- Regional disparities begin to ignite with the widespread Green Revolution. As it only benefited areas like Punjab, Haryana, Western UP, Tamil Nadu; the entire Eastern region- West Bengal, Orissa, Assam, etc are completely untouched.
- This revolution also has a severe impact on the soil as repetitive production of the same crop on the same soil results in soil depletion.
“The green revolution has an entirely different meaning to most people in the affluent nations of the privileged world than to those in the developing nations of the forgotten world.”
– Norman Borlaug
Advantages and Disadvantages
The following are the major advantages and disadvantages of the green revolution in India.
|It also helps us with predictable yields.||Decreased the quality of the soil.|
|Reduced production costs and resulted in cheaper food prices.||Had a few side effects on health.|
|The agricultural industry was able to produce much larger quantities of food.||The use of chemical fertilizers, synthetic herbicides increased environmental and soil pollution.|
|An increase in productivity made it possible to feed the increasing population.||This excessive use also led to erosion of soil.|
Green Revolution Around the World
Having begun in Mexico, the green revolution was established and had an impact in various countries. Let’s check out the many places the revolution took place and what were the effects.
Mexico has been called the birthplace of the green revolution and was led by the Mexican government in 1943, under the Presidential order and finance of the Mexican President Manuel Ávila Camacho. The green revolution helped Mexico solve its problem of lack of food self-sufficiency by making an effort to transform agricultural productivity, particularly with irrigated rather than dry-land cultivation in its northwest.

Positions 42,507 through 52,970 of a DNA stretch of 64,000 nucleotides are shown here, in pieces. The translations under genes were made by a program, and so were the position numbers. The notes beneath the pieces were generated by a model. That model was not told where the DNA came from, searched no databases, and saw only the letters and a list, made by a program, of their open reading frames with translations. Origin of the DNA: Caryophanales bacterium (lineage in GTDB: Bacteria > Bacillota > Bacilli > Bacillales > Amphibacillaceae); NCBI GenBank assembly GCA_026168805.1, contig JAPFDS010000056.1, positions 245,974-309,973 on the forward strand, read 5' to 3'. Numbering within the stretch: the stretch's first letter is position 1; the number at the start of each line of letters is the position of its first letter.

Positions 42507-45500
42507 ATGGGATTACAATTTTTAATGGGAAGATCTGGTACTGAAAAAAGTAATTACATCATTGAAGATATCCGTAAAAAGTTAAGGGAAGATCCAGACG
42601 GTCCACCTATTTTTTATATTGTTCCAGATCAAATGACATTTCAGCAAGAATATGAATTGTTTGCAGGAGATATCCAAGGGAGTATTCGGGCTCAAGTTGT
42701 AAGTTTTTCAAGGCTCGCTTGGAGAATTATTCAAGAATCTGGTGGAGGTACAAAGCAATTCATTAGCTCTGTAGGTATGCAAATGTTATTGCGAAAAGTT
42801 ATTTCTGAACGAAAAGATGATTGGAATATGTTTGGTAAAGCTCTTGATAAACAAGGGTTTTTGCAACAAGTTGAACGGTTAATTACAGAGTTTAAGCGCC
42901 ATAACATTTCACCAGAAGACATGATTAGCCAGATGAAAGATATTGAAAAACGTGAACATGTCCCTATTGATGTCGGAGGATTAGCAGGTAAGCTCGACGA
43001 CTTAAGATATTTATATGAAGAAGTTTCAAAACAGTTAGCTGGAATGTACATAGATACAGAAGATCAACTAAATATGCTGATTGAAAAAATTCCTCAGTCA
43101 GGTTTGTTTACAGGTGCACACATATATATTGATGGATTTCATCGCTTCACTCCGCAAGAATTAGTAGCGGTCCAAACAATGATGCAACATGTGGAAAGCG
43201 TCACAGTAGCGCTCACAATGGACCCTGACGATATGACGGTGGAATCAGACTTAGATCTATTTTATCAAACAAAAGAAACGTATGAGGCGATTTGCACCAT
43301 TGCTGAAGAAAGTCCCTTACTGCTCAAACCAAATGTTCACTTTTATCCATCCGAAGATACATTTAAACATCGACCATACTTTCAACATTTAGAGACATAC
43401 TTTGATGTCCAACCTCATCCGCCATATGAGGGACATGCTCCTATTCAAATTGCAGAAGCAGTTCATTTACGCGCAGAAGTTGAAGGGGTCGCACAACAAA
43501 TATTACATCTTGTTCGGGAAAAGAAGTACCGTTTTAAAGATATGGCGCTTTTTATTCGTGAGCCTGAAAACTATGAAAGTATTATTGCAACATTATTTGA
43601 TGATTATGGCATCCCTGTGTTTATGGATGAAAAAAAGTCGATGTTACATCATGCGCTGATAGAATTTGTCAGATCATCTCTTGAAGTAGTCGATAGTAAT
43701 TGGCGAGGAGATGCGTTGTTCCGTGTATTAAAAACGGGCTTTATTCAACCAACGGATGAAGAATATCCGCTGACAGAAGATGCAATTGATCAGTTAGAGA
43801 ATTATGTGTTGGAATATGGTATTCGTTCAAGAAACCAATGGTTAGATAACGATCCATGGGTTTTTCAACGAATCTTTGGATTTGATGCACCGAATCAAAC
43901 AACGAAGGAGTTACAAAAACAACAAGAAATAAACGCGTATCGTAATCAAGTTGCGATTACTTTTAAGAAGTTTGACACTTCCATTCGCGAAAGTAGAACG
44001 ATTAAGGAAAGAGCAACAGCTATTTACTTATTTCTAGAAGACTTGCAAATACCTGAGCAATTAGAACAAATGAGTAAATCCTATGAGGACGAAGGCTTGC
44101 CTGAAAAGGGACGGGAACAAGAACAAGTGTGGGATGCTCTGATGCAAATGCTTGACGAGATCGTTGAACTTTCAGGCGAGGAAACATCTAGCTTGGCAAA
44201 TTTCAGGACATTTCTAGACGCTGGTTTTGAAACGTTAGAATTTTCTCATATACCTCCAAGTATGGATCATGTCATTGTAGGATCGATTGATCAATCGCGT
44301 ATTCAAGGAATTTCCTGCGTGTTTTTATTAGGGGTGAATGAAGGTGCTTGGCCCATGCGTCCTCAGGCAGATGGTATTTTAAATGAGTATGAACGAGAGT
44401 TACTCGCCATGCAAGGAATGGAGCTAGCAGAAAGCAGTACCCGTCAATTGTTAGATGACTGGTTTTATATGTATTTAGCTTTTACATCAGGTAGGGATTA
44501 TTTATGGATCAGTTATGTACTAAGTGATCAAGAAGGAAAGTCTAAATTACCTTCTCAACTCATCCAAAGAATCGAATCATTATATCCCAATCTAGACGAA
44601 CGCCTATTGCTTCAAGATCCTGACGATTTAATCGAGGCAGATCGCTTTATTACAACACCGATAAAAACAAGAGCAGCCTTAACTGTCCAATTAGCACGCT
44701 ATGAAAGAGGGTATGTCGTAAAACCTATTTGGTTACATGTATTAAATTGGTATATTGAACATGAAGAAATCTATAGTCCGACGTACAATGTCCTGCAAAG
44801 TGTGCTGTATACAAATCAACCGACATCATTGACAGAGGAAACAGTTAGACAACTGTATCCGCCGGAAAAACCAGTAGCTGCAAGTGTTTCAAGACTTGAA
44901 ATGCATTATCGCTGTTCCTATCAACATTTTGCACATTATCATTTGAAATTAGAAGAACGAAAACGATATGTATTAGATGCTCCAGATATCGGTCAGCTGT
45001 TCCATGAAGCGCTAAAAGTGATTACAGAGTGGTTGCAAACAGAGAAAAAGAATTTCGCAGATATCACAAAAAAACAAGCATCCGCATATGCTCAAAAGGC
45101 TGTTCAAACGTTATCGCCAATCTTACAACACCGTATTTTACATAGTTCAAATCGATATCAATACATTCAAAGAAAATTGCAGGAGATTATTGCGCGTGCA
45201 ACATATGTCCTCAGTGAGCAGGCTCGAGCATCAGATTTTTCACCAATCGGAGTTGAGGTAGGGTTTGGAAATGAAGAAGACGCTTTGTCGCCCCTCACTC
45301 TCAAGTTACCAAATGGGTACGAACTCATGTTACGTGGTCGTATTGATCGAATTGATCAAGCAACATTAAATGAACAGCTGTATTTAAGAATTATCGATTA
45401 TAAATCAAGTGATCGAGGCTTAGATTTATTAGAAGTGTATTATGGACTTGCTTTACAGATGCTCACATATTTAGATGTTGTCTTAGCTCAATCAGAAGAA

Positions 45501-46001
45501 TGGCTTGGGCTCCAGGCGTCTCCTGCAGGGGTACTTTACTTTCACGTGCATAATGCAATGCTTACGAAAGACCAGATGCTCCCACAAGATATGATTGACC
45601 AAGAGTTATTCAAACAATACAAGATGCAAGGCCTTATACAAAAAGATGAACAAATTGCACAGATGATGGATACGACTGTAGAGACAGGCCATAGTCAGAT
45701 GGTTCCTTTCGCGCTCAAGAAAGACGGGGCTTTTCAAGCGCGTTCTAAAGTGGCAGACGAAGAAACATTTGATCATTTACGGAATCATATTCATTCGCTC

The excessive population growth in China meant that increasing food production like rice was a top priority for the Chinese government. Prominent in the development of productive hybrid rice was Yuan Longping, who has been dubbed “the father of hybrid rice researched on hybridized wild strains of rice with existing strains. The Chinese government’s policies gave cultivators technical assistance, access to affordable HYVs, fertilizers, and pesticides, and developed infrastructure. Green Revolution with high yields had given China the amount of food security the country required.
Despite successfully presenting the green revolution in Africa, many factors made the establishment of the revolution unsuccessful as compared to other nations. The country had high corruption rates, insecurity, lack of infrastructure, and a general lack of will on the part of the government. Apart from these factors, environmental factors, such as the availability of water for irrigation, the high diversity in slope and soil types in one given area also added to the failure of the green revolution in Africa.
Green Revolution UPSC Questions and Answers
Father of Green Revolution in India: MS Swaminathan
Green revolution refers to the great increase in production of food grains (especially wheat and rice) that resulted in large part from the introduction into developing countries of new, high-yielding varieties, beginning in the mid-20th century.
Green Revolution in India was founded by M S Swaminathan.
Reduction in the amount of greenhouse gas emissions and predictable yields. It also enhanced agricultural production and was a relief for the farmers.
Mexico was the first country that started Green Revolution.
The need for introducing this Revolution in India arose due to a shortage of food grains due to the legacy of the colonial regime.
After understanding the significance of the Green Revolution, it is clear that Science and Technology have the potential to save the world from any sort of crisis. What are your thoughts on this? Let us know in the comment section below. If you want to make a career in STEM fields or research then reach out to Leverage Edu experts who will help you select the most suitable pathway of achieving your goal!